Unlike Yeats, Lewis does not let the cause run away with him, and warns that Dionysus would be dangerous if Aslan were not there to keep him in check. The book has an important warning about the dangers of revolution. The dwarf Nikabrik is condemned for being willing to ally himself to the White Witch or "anyone or anything that will batter these cursed Telmarine barbarians", typifying the revolutionary beliefs that the end justifies the means and that the enemy of my enemy is my friend.
The conclusion is optimistic: the Telmarines (read: the Protestant Ascendancy) are invited to stay in Narnia provided they are willing to live with the animals as equals, and many take advantage of the offer.
THERE ARE OLD NARNIANS, AND BOLD NARNIANS, BUT NO OLD BOLD NARNIANS
It is a bleak time for the Narnians of old. The talking animals are all in hiding and men who call themselves Telmarines are ruling the land. The men of Telmar are afraid of and hostile to talking animals, the dryads and hamadryads, the naiads, centaurs, dwarves, and satyrs. They fear them and have tried to destroy them. The woods are silent and the dryads sleep, dreaming of a free Narnia and better times. But the memories of old, free Narnia are alive and are passed on in secret. The nurse of Prince Caspian is just one who knows the exciting secrets of old, and there are many others. And so it happens that the young prince comes to love the old that is hidden more than the new that he will rule. But although the stories of old may feed the soul, they are dangerous to know. And that is the start of the prince's dangers and adventures. He may call on those free creatures who are in hiding, they may rally to his call, but will they be strong enough to overthrow their oppressors? He has one more magical link with the past, and he will use it at the moment of greatest need - the magical horn of Queen Susan bringing unknown help to those who use it, which has been preserved as a relic by the faithful.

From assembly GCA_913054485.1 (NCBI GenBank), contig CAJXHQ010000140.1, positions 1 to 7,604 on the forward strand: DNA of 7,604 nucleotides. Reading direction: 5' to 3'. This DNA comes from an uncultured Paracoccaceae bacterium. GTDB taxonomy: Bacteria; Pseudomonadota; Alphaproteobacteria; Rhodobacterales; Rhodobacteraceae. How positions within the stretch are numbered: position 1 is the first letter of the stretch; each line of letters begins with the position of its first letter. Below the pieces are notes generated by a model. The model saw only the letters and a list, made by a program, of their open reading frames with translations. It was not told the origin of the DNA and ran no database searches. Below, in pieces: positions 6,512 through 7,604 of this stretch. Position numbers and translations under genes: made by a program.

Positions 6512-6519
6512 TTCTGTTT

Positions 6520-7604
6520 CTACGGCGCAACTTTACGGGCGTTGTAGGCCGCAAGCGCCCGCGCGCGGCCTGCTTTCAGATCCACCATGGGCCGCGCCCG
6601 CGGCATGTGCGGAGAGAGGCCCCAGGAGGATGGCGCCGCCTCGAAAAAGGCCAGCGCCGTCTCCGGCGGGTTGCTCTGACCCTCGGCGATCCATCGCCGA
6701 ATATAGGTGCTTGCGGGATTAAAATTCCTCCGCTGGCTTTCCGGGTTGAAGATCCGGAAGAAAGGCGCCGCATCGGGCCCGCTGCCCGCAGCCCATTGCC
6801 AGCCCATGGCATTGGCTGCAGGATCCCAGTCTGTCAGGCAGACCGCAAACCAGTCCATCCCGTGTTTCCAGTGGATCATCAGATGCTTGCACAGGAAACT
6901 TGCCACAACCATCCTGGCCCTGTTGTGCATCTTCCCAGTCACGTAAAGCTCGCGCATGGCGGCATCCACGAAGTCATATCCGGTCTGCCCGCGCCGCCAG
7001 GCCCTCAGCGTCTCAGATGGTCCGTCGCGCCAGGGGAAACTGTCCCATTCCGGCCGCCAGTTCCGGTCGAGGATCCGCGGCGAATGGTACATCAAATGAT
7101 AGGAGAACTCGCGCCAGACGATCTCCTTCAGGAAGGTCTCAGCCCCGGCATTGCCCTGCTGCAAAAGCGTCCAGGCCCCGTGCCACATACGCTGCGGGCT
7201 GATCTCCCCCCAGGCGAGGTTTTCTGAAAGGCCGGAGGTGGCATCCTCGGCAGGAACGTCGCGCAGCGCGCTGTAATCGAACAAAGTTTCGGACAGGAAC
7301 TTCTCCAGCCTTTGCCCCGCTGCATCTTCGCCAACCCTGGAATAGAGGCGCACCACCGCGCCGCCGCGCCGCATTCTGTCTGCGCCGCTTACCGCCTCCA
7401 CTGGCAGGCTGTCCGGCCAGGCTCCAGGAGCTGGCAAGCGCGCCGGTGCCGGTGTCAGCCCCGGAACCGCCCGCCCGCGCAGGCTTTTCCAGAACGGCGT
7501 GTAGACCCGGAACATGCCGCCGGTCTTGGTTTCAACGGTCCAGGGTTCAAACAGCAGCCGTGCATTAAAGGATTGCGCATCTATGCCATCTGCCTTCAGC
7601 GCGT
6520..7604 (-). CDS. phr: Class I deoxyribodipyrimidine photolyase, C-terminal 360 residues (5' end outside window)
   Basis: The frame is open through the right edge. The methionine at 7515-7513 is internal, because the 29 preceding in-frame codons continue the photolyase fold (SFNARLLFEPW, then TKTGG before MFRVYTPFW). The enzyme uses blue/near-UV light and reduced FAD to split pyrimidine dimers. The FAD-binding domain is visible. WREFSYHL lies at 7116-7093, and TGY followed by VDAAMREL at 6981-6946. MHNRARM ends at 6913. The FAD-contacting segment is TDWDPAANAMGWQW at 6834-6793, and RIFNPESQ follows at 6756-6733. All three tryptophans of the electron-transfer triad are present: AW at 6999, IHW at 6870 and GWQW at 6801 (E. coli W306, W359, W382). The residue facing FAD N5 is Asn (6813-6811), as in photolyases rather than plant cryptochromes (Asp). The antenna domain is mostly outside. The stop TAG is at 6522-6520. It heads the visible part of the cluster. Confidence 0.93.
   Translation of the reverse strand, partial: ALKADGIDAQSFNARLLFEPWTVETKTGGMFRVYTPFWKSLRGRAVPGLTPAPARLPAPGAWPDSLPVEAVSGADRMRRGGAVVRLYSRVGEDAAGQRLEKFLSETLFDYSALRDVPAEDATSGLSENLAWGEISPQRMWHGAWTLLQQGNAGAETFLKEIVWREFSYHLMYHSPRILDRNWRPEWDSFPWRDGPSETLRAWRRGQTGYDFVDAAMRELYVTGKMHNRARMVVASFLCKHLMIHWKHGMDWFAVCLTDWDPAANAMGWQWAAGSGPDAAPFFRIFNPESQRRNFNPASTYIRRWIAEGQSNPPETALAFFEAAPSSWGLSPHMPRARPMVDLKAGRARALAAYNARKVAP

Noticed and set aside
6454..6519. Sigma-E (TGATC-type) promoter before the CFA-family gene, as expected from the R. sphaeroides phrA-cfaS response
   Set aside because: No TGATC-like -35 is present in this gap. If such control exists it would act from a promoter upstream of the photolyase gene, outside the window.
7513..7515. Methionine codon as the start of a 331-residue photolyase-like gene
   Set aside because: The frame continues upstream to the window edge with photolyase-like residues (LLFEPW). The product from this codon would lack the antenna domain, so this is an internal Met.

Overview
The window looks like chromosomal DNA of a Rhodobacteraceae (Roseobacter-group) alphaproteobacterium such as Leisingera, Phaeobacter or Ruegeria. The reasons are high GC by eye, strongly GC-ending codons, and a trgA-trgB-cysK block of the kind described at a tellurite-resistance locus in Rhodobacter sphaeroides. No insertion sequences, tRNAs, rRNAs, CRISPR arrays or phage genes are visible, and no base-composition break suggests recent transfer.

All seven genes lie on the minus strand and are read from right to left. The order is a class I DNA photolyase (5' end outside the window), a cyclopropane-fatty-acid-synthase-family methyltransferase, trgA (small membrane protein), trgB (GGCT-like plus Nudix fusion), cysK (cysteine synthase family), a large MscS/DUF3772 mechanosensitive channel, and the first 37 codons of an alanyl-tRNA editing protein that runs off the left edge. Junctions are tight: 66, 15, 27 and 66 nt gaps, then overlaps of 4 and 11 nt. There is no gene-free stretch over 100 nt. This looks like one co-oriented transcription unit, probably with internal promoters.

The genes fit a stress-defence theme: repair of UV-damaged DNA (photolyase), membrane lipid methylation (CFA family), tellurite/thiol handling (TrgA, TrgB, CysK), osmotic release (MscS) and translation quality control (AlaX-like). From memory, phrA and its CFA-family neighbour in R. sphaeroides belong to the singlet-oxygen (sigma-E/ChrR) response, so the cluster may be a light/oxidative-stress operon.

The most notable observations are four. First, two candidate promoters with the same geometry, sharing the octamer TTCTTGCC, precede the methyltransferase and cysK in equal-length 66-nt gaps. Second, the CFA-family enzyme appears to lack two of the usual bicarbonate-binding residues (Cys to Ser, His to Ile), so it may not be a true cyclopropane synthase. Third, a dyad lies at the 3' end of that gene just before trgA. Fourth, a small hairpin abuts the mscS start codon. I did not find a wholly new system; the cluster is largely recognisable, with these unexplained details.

The Chronicles of Narnia begin, as everyone knows, with `The Lion, the Witch, and the Wardrobe'. This story, `Prince Caspian', is probably best read second in the sequence as it is a continuation of the original four's adventures. The High King Peter, King Edmund, Queen Susan, and Queen Lucy are summoned by magic back to Narnia to aid Prince Caspian in time of crisis. The story of `The Magician's Nephew' goes back to the beginning of Narnian time and a little earlier in our world's time to tell how Narnia was created in the first place, and it is probably best read about fifth or sixth in the sequence, but at any rate before `The Last Battle' which tells how Narnia ends and is more frightening than the rest. The best loved of all the stories is probably `The Voyage of the Dawn Treader', partly because it is the longest and richest story in the series and is supremely well written. It is very easy to read but full of interweaving plots, and thrills on land and sea, and full of hard realities like how people behave while thirsty on short water rations and no land in sight. It is the jewel of the set, and fits perfectly in the middle. Reading about prince Caspian will help set the jewel in your mind.
`Prince Caspian' is also an interesting story because it explains so much of the magic of Narnia, and gives those who wish to see an insight into politics, history (ours and Narnia's), battles, and human psychology. It is particularly revealing to see what a prince's education involves: some literature, some mathematics, some social graces, some skills in entertainment and music, some politics. Some people do not like this story because it is about a war, but it really is about what leads up to war, what happens after, and how the individuals involved all react and cope. The actual fighting is a small part of the whole, unlike a modern action film which is heavy on the fighting and light on the people. Having said that, the storyline is one of the simplest in the set as we stay almost all the time with the four children together, who quickly resume their adult roles once in Narnia. When things threaten to overwhelm the brave few, Aslan is at hand but to their surprise he is not always easy to see.